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Stroke. 2004 Feb;35(2):458-63. Epub 2004 Jan 22.

NF-kappaB activation and Fas ligand overexpression in blood and plaques of patients with carotid atherosclerosis: potential implication in plaque instability.

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Vascular Research Laboratory, Fundación Jiménez Díaz, Autonoma University, Madrid, Spain.



Apoptosis is present in human atherosclerotic lesions. Nuclear factor-kappaB (NF-kappaB) is involved in the transcriptional regulation of the proapoptotic protein Fas ligand (FasL). We have analyzed NF-kappaB activation and FasL expression in atherosclerotic plaques and peripheral blood mononuclear cells (PBMCs) of patients with carotid stenosis.


NF-kappaB activation and FasL and active caspase-3 expression were analyzed in 32 human carotid plaques. NF-kappaB activation and FasL mRNA were tested in PBMCs of patients and healthy volunteers. We analyzed whether the NF-kappaB inhibitor parthenolide regulates FasL expression and cytotoxicity in human T cells.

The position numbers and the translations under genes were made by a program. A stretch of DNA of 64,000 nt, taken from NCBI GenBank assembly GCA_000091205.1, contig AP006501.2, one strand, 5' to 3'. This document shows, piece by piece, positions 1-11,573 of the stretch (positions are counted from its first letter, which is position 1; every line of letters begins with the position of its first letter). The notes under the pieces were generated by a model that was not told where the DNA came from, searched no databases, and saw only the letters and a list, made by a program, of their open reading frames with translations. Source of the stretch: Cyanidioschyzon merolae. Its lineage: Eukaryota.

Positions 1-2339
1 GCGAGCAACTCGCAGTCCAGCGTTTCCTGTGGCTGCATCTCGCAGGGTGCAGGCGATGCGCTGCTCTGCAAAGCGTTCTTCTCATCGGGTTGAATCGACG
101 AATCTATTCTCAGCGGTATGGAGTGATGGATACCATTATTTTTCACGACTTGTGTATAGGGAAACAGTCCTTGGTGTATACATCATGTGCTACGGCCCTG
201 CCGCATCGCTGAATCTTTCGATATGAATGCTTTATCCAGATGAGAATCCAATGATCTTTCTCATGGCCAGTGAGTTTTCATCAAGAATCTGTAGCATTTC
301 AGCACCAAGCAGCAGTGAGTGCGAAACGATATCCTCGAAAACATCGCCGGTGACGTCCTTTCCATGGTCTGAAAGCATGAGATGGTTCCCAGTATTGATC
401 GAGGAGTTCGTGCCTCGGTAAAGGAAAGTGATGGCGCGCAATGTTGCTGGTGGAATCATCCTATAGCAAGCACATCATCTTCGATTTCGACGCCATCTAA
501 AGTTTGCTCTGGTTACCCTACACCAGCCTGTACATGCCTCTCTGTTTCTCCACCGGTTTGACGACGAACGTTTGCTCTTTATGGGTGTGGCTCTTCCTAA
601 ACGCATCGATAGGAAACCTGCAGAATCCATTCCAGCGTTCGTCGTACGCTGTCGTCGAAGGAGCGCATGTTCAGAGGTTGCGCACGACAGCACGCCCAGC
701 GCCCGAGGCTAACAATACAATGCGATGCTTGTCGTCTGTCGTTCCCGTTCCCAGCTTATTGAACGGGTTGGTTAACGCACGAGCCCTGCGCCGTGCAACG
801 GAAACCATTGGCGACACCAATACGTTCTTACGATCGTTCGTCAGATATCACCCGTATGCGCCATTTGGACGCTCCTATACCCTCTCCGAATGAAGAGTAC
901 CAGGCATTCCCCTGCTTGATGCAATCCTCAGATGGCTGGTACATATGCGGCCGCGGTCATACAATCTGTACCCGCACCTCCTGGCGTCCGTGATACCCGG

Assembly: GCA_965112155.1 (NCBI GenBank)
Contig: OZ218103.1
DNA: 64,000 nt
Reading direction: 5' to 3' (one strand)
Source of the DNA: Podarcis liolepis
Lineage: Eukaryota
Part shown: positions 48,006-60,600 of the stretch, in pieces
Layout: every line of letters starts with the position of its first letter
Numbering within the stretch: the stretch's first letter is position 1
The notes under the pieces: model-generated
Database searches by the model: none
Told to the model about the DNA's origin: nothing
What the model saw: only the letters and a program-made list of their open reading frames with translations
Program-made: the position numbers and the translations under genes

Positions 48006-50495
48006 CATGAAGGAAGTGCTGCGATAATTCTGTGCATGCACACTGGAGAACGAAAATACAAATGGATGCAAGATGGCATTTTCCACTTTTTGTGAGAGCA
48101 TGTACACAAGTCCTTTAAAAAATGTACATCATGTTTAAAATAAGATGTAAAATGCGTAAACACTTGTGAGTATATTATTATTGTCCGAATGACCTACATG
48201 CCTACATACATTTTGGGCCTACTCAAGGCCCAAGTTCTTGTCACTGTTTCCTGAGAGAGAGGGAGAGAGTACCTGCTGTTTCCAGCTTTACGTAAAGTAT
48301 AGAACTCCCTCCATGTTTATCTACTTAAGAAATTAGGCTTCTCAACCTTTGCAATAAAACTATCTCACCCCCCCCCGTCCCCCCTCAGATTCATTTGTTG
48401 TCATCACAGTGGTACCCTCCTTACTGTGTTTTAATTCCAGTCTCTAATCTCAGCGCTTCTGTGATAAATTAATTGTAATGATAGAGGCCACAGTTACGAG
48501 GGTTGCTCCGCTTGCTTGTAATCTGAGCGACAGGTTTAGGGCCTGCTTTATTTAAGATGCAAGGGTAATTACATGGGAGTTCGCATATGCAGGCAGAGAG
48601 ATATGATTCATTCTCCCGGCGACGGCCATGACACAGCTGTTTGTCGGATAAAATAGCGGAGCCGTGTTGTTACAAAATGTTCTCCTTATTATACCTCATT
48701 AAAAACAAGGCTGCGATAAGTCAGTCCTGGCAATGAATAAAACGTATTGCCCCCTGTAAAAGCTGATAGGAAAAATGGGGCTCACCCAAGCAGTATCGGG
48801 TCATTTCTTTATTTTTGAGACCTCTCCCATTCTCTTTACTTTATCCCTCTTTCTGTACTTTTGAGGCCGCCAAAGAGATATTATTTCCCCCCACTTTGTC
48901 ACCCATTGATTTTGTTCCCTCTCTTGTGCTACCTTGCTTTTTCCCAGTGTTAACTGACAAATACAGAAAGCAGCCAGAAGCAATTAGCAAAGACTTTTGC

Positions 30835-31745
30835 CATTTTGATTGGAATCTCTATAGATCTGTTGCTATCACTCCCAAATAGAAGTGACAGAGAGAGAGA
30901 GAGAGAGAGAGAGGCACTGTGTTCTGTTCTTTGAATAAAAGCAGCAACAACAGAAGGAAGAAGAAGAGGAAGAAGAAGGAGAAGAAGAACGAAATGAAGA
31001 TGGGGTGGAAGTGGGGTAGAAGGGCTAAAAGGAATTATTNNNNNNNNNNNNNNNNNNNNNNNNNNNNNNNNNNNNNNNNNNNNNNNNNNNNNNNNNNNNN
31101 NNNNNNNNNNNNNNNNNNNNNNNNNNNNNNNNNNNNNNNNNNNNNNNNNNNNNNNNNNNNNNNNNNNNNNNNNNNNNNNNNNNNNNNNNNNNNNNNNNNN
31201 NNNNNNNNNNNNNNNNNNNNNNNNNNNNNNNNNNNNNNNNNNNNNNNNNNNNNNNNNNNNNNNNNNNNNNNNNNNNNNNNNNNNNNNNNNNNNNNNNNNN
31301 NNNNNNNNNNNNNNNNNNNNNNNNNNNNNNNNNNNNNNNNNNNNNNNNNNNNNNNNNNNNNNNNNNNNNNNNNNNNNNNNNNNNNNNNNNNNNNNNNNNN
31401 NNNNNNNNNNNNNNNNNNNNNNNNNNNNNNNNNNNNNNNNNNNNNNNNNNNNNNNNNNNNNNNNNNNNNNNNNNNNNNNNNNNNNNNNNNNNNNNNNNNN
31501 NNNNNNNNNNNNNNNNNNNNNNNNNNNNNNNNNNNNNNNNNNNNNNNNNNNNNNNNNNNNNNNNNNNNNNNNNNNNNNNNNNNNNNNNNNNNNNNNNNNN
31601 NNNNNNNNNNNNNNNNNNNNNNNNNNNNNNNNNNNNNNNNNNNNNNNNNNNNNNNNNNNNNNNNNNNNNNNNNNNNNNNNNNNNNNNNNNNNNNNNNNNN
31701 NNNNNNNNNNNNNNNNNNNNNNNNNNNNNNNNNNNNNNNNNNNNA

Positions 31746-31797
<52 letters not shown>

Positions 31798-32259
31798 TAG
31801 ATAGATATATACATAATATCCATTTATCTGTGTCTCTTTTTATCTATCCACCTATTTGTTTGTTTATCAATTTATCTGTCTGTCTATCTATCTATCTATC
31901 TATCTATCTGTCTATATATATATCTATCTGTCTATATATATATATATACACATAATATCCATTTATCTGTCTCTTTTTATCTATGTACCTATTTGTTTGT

The inflammatory region of plaques showed an increase in NF-kappaB activation (3393+/-281 versus 1029+/-100 positive nuclei per mm(2), P<0.001) and FasL (16+/-1.4% versus 13+/-1.8%, P<0.05) and active caspase-3 (3.3+/-0.6 versus 1.5+/-0.3%, P<0.05) expression compared with the fibrous area. Activated NF-kappaB and FasL protein were colocalized in plaque cells. In PBMCs obtained from those patients the day of endarterectomy, NF-kappaB activation and FasL expression were significantly increased compared with healthy controls (1.5+/-0.1 versus 0.5+/-0.1 and 2.1+/-0.1 versus 1.2+/-0.1 arbitrary units, respectively; P<0.001). There was a significant correlation between NF-kappaB activation and FasL expression. In activated T cells, parthenolide decreased NF-kappaB activation, FasL promoter activity, and mRNA expression. Parthenolide also decreased cytotoxicity of activated Jurkat cells on FasL-sensitive cells.


NF-kappaB activation and FasL overexpression occur in PBMCs and atherosclerotic lesions of patients with carotid stenosis. The NF-kappaB-FasL pathway could be involved in the mechanisms underlying plaque instability in humans.

[Indexed for MEDLINE]

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